Molecular mechanisms of compounds affecting bacterial biofilm formation and dispersal

Paolo Landini*, Davide Antoniani, Grant J. Burgess, Reindert Nijland

*Corresponding author for this work

Research output: Contribution to journalShort surveyAcademicpeer-review

174 Citations (Scopus)


Bacteria can switch between planktonic forms (single cells) and biofilms, i.e., bacterial communities growing on solid surfaces and embedded in a matrix of extracellular polymeric substance. Biofilm formation by pathogenic bacteria often results in lower susceptibility to antibiotic treatments and in the development of chronic infections; thus, biofilm formation can be considered an important virulence factor. In recent years, much attention has been directed towards understanding the biology of biofilms and towards searching for inhibitors of biofilm development and of biofilm-related cellular processes. In this report, we review selected examples of target-based screening for anti-biofilm agents: We focus on inhibitors of quorum sensing, possibly the most characterized target formolecules with anti-biofilm activity, and on compounds interfering with the metabolism of the signal molecule cyclic di-GMP metabolism and on inhibitors of DNA and nucleotide biosynthesis, which represent a novel and promising class of biofilm inhibitors. Finally, we discuss the activation of biofilm dispersal as a novel mode of action for anti-biofilm compounds.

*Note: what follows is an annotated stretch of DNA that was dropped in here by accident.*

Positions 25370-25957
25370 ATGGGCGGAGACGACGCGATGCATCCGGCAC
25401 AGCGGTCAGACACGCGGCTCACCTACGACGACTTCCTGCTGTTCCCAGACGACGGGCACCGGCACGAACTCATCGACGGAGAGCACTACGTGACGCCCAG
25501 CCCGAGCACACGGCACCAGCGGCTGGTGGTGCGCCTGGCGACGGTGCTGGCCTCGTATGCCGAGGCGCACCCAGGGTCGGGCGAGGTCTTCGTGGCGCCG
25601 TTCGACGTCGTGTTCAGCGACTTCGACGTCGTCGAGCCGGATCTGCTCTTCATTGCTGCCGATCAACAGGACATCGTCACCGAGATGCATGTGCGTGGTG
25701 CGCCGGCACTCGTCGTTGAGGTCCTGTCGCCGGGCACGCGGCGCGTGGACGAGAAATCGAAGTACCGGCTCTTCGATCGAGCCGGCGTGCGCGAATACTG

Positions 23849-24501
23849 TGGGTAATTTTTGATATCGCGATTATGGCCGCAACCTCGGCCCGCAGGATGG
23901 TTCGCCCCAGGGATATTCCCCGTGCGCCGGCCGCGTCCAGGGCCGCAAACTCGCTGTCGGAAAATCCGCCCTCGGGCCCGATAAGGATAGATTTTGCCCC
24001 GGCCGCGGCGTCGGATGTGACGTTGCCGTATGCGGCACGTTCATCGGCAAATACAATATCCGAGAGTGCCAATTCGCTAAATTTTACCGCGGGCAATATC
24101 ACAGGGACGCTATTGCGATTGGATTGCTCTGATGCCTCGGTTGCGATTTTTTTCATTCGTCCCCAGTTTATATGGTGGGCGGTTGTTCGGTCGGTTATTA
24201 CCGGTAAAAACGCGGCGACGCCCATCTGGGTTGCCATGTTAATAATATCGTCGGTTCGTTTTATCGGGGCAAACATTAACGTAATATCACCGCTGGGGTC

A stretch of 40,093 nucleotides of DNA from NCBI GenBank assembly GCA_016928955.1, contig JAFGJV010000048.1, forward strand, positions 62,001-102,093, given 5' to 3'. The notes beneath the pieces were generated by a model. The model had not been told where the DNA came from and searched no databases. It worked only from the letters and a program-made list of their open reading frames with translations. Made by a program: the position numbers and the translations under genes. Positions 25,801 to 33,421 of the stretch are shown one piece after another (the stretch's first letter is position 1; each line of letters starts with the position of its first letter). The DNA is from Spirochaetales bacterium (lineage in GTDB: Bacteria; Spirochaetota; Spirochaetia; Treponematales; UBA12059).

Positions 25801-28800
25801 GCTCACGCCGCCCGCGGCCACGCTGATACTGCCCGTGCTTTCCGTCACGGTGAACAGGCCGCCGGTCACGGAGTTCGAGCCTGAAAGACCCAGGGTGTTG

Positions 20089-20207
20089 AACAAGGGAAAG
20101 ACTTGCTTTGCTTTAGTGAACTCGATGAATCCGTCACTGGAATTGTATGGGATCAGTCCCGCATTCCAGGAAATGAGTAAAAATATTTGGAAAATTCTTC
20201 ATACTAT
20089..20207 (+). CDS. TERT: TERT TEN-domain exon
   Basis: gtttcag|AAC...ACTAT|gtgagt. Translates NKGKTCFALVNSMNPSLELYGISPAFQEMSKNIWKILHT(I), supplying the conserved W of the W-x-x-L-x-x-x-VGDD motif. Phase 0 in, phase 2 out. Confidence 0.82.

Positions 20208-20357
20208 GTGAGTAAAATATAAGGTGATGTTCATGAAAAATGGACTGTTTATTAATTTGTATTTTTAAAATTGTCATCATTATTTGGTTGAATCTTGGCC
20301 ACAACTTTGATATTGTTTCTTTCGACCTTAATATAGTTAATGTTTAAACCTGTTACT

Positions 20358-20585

Original languageEnglish
Pages (from-to)813-823
Number of pages11
JournalApplied Microbiology and Biotechnology
Issue number3
Publication statusPublished - Apr 2010
Externally publishedYes


  • Antimicrobial drugs
  • Biofilm formation and dispersal
  • C-di-GMP
  • Quorumsensing
  • Structure-directed screening
  • Target-directed screening

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